Young Democrats pose for a photo at the election night watch party for Beto O’Rourke in El Paso last week. (GABRIEL C. PÉREZ / KUT)
The Texas Senate race was very, very close – closer than any statewide election in recent history – and Latinos could be part of the reason why.
“Latinos are becoming a political force to be reckoned with in the state,” said Cristina Tzintzun Ramirez, the executive director of Jolt, which works to get young Latinos, in particular, politically engaged.
Tzintzun said the 2018 elections showed the electorate in Texas is slowing changing – and that’s slowly changing the state’s politics.
“Our largest turnout came from Latinos from ages 18 to 25,” she said. “Even though we door-knocked on Latinos up to the age of 60, the largest turnout came from young Latino voters, and I think that is a big lesson.”
“You are starting to see a huge shift in Latino voters consistently going for Democrats in the last two elections.”
Tzintzun said it’s a big lesson for Democrats, in particular. For years, she said, the party has not done enough to reach out to Latino voters, because they have historically been less likely to vote. Compared to Latinos in other parts of the country, Texas Latinos are also known to vote for Republicans in larger numbers. But that’s been starting to change.
More Latinos have been voting since 2016, Tzintzun said, and they’re voting differently. According to CNN exit polls, about 64 percent of Latinos voted for Democratic Senate candidate Beto O’Rourke over Republican incumbent Ted Cruz.
“You are starting to see a huge shift in Latino voters consistently going for Democrats in the last two elections,” Tzintzun said.
Even though O’Rourke lost, there are signs that engaging Latino voters makes a difference in Texas, said Albert Morales with Latino Decisions, a polling firm in Washington, D.C.
He said O’Rourke losing by a mere 2.6 percent in a state as historically conservative as Texas is a sign that there’s a path forward for Democrats here.
“There is now merit in investing in Texas, and I would start with voter-registration efforts,” he said.
While roughly 4.5 million Latinos in Texas are eligible to vote, Morales said, he thinks only about 2 million are actually registered.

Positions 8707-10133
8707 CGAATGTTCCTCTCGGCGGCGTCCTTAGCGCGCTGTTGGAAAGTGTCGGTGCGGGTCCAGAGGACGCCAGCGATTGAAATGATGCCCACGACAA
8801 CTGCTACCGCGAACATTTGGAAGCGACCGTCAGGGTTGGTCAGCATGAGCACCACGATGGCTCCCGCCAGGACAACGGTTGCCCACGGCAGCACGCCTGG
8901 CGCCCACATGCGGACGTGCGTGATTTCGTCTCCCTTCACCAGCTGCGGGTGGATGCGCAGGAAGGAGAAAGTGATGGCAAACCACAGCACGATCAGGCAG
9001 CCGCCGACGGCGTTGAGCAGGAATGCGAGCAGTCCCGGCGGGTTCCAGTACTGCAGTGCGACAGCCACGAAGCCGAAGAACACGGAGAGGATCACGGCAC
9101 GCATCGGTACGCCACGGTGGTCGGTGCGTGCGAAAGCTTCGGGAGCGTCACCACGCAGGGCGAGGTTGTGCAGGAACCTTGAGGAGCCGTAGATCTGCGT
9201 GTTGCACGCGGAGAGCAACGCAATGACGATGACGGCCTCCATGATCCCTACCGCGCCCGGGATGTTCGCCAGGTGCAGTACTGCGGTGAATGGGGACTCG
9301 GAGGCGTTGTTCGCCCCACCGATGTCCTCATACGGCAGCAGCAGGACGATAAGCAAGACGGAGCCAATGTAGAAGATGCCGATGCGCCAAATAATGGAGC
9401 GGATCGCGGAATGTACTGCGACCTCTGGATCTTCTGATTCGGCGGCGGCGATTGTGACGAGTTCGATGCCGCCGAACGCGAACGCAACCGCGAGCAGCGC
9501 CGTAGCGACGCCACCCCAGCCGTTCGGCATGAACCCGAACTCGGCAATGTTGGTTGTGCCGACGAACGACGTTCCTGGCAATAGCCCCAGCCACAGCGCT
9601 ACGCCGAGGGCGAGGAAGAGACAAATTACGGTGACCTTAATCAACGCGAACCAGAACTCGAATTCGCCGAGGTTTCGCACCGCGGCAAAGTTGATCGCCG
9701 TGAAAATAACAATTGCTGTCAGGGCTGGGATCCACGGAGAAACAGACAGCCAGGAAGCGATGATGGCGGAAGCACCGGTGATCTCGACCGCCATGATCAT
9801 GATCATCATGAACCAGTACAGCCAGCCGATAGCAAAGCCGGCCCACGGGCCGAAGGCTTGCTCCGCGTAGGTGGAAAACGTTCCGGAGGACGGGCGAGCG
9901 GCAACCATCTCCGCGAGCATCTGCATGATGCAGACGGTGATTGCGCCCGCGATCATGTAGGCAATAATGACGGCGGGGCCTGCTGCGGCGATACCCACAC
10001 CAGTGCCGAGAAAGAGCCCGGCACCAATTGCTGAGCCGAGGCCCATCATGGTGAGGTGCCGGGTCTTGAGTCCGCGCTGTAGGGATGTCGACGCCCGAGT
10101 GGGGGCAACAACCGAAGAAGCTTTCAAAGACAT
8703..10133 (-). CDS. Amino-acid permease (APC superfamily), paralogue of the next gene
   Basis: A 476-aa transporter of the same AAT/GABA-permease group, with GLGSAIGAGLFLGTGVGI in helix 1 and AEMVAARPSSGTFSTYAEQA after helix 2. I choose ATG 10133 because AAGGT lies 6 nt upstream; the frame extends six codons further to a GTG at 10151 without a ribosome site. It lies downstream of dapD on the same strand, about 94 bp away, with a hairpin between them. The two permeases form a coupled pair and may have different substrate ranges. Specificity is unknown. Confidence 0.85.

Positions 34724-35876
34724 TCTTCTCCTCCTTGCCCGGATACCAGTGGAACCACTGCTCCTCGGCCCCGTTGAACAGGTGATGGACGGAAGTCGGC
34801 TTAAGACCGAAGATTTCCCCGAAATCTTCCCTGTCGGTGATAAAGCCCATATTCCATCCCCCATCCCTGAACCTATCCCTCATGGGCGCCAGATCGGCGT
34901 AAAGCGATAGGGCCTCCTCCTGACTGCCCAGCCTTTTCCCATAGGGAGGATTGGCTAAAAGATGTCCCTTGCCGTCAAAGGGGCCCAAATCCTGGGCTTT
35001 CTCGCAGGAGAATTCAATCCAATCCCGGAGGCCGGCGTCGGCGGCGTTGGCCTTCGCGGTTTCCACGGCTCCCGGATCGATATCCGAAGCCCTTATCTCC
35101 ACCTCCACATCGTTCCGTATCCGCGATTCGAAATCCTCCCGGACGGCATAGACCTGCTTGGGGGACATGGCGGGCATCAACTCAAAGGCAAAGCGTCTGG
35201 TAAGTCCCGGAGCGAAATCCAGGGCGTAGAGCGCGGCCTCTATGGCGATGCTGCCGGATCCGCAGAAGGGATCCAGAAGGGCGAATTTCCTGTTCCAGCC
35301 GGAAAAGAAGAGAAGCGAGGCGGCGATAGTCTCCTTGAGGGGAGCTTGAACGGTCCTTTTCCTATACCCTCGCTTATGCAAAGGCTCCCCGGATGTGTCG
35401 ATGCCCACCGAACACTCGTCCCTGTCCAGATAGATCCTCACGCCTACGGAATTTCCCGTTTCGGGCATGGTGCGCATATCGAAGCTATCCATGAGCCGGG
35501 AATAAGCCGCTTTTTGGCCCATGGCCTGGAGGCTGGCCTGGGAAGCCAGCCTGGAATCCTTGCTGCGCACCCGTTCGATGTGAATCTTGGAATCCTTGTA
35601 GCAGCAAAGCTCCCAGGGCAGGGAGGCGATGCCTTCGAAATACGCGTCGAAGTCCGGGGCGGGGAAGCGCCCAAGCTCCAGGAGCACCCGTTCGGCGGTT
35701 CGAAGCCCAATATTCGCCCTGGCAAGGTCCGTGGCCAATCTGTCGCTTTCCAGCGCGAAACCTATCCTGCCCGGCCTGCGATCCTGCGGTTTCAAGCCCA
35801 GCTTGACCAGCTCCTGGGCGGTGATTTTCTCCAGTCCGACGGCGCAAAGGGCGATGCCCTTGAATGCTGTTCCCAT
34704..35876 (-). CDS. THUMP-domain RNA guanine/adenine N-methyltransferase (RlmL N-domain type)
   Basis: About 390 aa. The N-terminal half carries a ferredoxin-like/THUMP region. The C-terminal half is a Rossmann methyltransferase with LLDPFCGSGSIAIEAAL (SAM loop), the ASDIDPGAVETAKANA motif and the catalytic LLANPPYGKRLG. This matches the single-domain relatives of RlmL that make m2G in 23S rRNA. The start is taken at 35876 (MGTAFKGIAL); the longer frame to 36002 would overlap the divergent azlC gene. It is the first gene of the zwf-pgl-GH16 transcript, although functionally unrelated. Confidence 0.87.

Registering people to vote is expensive and time-consuming which is part of the reason groups don’t typically target Latinos, who are not likely to vote. However, Morales said, it might be easier to convince Democratic groups to do that now.
“Now you have evidence,” he said. “You have evidence that it’s within reach.”
Morales said there is more than just one thing that’s tipping the scales toward Democrats in Texas: It also helped that O’Rourke was a strong candidate. Perhaps just as important, issues like immigration and the way Republicans have been talking about Latinos have changed things.
Morales said Latino Decisions had a tracking poll before the election that showed Latino voters were angry about Republican immigration rhetoric and policies on family separation at the border and DACA, among other things.
“We also saw a lot of self-mobilization,” Morales said. “So, for example, in our final tracking poll I think the night before the election, 77 percent of Latinos had indicated that they were encouraging family or friends to turn out and vote.”
This is all a larger trend that has Republicans in Texas concerned.
Artemio Muniz, chairman of the Texas Federation of Hispanic Republicans, said the hard line Republicans like Donald Trump and Cruz have drawn on immigration is making Texas more of a swing state.
“I believe that if the Republican Party of Texas does not address immigration, then we go blue,” he said.
Not only is the issue of immigration turning away Latinos, Muniz said, but it also doesn’t help his fellow Republicans that Democrats are starting to mobilize more seriously.
“The Republican Party of Texas has depended … on the Democratic Party not doing their job,” he said.
Muniz said Republicans are going to have to change their strategy and how they talk about immigration.
“The Democratic Party is having success – not just because they are organizing and because they have money – but because we have antagonized and disrespected the Hispanic community,” he said.
Tzintzun said she thinks outside Democratic groups are going to seize the opportunity.
“You are going to see sizable investments come to Texas like you haven’t seen before,” she said.
Tzintzun said she thinks most of that money should be spent on mobilizing young voters of color, in particular. Her group is part of a coalition that announced Monday that it plans to register 300,000 voters in Texas under the age of 30 by the 2020 election.
According to Jolt, 43 percent of Texans ages 18 to 30 are Latino.
Even though Democrats have gained a bigger edge with Latino voters, Tzintzun said, both parties need to think about these voters differently and seriously invest in them.
“While Latinos turned out in record numbers, they were still under invested in by both major parties,” she said.